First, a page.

A technological fetishism has affected most research ... concerning ICTs. However critical the research, however far towards the 'social-shaping' end of the agenda it seeks to go, if it starts with the problem defined in terms of technology, then it cannot easily, if at all, avoid the debilitating effects of that fetishism.

Nicholas Garnham, Information Politics

Hayle's and Garnham's admonishments in the epigrams above allude to the two most persistent, universal and devastating errors in opening the theoretical and methodological spheres in which the development and assessment of communications technologies typically occurs in contemporary research and design.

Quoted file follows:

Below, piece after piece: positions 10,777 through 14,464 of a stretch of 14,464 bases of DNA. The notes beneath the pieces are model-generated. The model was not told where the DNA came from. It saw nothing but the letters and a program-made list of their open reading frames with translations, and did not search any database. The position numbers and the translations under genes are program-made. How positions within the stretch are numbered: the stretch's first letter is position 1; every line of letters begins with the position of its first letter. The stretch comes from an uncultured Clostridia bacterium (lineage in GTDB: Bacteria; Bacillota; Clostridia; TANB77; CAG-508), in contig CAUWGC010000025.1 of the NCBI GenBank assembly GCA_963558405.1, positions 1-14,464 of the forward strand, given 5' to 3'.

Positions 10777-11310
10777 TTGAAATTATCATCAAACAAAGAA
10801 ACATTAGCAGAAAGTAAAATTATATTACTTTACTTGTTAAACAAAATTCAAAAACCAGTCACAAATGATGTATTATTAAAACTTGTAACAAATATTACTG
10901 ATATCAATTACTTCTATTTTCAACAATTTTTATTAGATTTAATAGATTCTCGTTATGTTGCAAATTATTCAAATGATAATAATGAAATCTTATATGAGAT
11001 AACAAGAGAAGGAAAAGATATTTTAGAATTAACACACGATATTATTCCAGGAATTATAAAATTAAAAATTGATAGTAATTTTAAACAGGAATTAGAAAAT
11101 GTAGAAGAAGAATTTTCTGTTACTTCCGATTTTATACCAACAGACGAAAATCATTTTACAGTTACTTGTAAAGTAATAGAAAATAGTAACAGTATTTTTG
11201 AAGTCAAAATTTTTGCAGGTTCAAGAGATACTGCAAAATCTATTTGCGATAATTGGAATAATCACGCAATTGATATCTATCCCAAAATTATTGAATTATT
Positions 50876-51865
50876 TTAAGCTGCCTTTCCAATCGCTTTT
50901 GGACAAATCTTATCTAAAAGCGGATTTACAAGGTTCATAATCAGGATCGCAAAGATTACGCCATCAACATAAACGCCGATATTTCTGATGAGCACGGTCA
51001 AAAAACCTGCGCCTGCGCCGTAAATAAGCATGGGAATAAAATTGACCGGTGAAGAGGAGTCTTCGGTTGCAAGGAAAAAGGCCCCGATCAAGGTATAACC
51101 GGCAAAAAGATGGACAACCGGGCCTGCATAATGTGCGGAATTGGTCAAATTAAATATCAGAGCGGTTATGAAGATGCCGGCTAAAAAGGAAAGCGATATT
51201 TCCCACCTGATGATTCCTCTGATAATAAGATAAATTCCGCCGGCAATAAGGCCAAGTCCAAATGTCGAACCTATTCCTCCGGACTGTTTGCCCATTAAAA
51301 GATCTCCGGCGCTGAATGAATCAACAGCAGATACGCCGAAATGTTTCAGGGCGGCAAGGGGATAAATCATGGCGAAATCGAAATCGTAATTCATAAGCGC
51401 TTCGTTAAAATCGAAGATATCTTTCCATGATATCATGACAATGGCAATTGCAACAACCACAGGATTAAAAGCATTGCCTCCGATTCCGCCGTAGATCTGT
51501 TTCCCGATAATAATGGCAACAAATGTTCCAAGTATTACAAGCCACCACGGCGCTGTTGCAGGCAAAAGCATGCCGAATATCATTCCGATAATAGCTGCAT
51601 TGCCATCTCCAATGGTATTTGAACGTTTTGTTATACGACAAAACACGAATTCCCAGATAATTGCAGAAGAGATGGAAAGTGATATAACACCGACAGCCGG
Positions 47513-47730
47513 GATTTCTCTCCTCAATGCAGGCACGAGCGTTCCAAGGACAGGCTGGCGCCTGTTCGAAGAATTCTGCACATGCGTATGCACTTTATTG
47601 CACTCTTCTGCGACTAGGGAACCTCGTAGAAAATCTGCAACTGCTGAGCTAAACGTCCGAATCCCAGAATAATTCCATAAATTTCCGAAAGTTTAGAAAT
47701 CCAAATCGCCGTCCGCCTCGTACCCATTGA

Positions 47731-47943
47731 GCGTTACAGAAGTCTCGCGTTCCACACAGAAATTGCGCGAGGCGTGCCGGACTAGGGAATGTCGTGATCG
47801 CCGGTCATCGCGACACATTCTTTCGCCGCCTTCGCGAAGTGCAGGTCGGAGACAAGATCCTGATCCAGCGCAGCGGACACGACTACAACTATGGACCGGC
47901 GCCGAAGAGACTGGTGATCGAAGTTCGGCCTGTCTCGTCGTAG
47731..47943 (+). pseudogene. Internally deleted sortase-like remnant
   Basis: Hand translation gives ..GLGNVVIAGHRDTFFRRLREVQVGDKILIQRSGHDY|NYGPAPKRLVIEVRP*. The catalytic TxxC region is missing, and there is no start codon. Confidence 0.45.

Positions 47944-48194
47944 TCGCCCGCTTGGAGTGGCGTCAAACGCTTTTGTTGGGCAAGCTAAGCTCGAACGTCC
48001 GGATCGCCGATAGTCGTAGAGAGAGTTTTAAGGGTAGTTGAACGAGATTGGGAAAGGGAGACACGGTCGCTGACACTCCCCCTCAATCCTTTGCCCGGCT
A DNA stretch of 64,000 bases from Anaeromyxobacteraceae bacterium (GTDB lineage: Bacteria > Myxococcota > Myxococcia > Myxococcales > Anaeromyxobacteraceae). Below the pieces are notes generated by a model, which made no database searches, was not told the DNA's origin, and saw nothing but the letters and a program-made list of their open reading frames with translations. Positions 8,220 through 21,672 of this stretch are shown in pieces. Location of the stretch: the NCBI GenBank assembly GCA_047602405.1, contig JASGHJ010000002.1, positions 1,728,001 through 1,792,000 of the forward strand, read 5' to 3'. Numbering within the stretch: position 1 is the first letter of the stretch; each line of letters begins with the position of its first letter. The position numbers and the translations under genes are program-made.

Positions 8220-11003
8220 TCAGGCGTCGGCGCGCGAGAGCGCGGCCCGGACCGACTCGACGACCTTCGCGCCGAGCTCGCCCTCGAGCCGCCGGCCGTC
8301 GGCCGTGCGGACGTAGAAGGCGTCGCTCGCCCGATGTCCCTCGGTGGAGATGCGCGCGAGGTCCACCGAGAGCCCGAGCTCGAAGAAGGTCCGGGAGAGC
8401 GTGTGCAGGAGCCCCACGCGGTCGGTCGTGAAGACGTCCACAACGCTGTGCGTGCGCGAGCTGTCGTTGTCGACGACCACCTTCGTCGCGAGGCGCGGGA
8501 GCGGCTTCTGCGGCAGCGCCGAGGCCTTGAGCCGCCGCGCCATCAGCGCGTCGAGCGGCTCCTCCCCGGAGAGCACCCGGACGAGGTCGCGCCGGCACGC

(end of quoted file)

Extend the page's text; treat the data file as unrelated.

____ The first error is to perceive technology as somehow distinct from the imminent world of lived human experience, existing rather in a transcendent, otherworldly realm of "objective" ideas, forms or truths. This fundamental human impulse inevitably leads – as Arendt and Dewey observed – to cognitive and philosophic tautology, and to severing the human construct from the essential, symbiotic relationship which first gave it life and significance, and through which human beings have created value and meaning since our first signifying gesture. The objectives of Arendt and Dewey's observations were, in fact, divergent. In Arendt's case, she sought to understand and build upon the inherent directionality of metaphorical logic – from nature to experience. For Dewey, the objective was to expose the oldest philosophical error, the presumption that construction of locally useful cognitive tools is actually discovery of timeless truth. Yet both argued that the fundamental error involves taking the result of a lived experience as its logical, and therefore existentially necessary, preexisting conditions – or, that is to say, to impose a hypostasized categorical structure on experience. This is what links the otherwise distinct observational bases that Dewey and Arendt were drawing upon to make a point about a fundamental limiting condition on the logic of cognitive experience.